Donald M. Weller
Donald McPherrin Weller (May 1, 1908 – March 8, 1985) was a decorated officer of the United States Marine Corps with the rank of major general. He is most noted as pioneer of Naval gunfire support and author of many publications on this topic. Weller also commanded 3rd Marine Division and ended his career as deputy commander, Fleet Marine Force Pacific.
Donald McPherrin Weller
MG Donald M. Weller, USMC
|Born||May 1, 1908|
|Died||March 8, 1985 76) (aged|
Joint Base Andrews, Maryland
|Years of service||1930–1963|
|Commands held||DepCom FMF, Pacific|
3rd Marine Division
10th Marine Regiment
World War II
|Awards||Legion of Merit|
Bronze Star Medal (2)
Donald M. Weller was born on May 1, 1908, in Hartford, Connecticut, as the son of a Methodist clergyman. He attended a grade school in East Greenwich, Rhode Island, and later high school in Pittsburgh, Pennsylvania. Following his graduation, he spent a year at Carnegie Tech, before he received appointment to the United States Naval Academy at Annapolis, Maryland, in June 1926. As a midshipman, he was an avid swimmer and saved the life of classmate in a boating accident in a stormy sea. In his final year at the academy, Weller shared a room with future Commandant of the Marine Corps, Wallace M. Greene.
After four years of studies, Weller successfully graduated on June 5, 1930, and was commissioned second lieutenant in the Marine Corps on the same date. He was subsequently ordered to the Basic School at Marine Corps Base Quantico, where he was taught the basics of being an "Officer of Marines". Following his graduation, he remained for some time at Quantico and also attended the Infantry Basic Course at local Marine Corps Schools for improvement of his knowledge of infantry tactics.
His first service assignment was with the Battery "A", 1st Battalion, 10th Marine Artillery Regiment with garrison at Quantico. The 1st Battalion was selected to participate in the ten-week training cruise aboard the battleship USS Arkansas in the Caribbean during January 1932.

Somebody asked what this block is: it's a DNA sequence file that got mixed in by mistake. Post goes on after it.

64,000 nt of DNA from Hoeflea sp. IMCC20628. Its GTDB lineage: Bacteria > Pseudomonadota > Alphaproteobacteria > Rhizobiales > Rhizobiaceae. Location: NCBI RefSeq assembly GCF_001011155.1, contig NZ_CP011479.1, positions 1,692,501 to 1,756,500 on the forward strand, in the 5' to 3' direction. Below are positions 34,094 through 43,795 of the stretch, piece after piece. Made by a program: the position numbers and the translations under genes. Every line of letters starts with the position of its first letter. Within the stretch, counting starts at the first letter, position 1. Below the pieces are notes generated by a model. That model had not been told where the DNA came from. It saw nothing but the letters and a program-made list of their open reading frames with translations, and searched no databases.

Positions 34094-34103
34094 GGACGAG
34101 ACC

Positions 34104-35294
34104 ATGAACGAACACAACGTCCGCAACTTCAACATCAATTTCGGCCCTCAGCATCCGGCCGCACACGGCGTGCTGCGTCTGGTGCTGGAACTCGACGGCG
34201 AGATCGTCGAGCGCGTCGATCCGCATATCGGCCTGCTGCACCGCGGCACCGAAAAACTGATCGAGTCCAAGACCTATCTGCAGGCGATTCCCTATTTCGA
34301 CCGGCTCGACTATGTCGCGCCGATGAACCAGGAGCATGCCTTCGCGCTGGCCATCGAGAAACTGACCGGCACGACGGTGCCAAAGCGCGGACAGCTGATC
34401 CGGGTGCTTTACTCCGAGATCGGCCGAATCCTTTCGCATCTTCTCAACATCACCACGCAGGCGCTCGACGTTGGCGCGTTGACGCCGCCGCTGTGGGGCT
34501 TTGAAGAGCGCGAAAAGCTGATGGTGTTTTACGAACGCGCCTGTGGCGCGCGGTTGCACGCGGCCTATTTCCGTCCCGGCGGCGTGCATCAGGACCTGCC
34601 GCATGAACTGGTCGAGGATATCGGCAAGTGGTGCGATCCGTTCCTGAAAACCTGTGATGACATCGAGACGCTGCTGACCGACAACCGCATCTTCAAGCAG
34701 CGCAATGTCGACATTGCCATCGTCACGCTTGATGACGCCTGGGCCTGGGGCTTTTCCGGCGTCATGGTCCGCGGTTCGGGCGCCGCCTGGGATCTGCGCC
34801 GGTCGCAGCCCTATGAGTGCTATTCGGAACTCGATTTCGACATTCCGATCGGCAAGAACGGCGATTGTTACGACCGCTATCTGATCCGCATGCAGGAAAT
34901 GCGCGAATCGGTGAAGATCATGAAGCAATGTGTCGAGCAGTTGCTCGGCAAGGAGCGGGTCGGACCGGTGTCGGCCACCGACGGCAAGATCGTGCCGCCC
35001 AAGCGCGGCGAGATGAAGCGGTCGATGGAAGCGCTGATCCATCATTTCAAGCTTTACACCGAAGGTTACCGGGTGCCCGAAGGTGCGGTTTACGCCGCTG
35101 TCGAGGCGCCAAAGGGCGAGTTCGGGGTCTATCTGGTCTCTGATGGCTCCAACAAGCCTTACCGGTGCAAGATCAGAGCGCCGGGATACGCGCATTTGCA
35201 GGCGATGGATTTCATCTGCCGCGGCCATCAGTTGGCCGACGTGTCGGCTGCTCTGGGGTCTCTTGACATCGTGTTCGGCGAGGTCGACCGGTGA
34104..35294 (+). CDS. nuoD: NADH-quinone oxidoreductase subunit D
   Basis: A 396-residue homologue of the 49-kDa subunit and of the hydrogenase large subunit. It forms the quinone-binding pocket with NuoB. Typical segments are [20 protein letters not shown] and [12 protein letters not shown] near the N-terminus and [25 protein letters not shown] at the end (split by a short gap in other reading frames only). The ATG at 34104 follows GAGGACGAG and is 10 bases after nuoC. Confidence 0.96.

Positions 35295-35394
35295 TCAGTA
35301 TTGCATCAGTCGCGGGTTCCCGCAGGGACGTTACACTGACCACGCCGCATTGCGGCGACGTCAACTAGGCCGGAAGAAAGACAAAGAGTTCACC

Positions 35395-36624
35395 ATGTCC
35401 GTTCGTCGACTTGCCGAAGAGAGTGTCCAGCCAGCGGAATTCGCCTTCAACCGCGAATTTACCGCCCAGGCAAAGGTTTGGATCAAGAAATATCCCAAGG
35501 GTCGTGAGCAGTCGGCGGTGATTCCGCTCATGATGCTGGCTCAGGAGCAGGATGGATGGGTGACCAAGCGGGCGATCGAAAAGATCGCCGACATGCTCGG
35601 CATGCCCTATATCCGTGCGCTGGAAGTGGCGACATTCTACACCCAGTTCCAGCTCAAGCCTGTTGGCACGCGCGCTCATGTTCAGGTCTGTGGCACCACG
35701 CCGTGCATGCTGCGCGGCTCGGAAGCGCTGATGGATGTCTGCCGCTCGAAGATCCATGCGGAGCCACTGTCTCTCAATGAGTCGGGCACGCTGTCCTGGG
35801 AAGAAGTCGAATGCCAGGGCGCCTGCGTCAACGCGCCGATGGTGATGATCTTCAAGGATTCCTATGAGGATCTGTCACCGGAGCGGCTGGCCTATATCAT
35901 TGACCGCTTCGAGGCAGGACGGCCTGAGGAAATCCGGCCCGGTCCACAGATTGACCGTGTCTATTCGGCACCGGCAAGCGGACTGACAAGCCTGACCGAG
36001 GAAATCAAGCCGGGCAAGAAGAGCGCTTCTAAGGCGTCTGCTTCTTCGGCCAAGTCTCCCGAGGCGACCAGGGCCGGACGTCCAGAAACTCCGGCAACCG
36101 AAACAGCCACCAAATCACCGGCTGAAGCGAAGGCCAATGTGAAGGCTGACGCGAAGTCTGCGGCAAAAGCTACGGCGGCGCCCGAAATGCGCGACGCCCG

Following his return from the exercise, Weller served for some time as Detachment Officer at Marine Barracks within Norfolk Navy Yard, before rejoined his 1st Battalion in January 1935. He was also promoted to the rank of first lieutenant during the same time.
A major breakthrough in his career occurred when he was sent to the Army Field Artillery School at Fort Sill, Oklahoma. Weller studied the application of Naval gunfire support during the amphibious assault through study of the Gallipoli Campaign while he prepared a term paper on the subject. He finished the Artillery School in July 1935 and returned to Battery "E" as an executive officer.
He continuously served with 10th Marines until June 1937, when he was appointed commander of the Marine detachment aboard the heavy cruiser USS Tuscaloosa. For his new task, he was also promoted to the rank of captain in August 1937. During his service on Tuscaloosa, he simultaneously served as Control Officer of the 5"/25 caliber Anti-aircraft battery and used this opportunity to improve his knowledge of use of naval gun for support of the landing operations.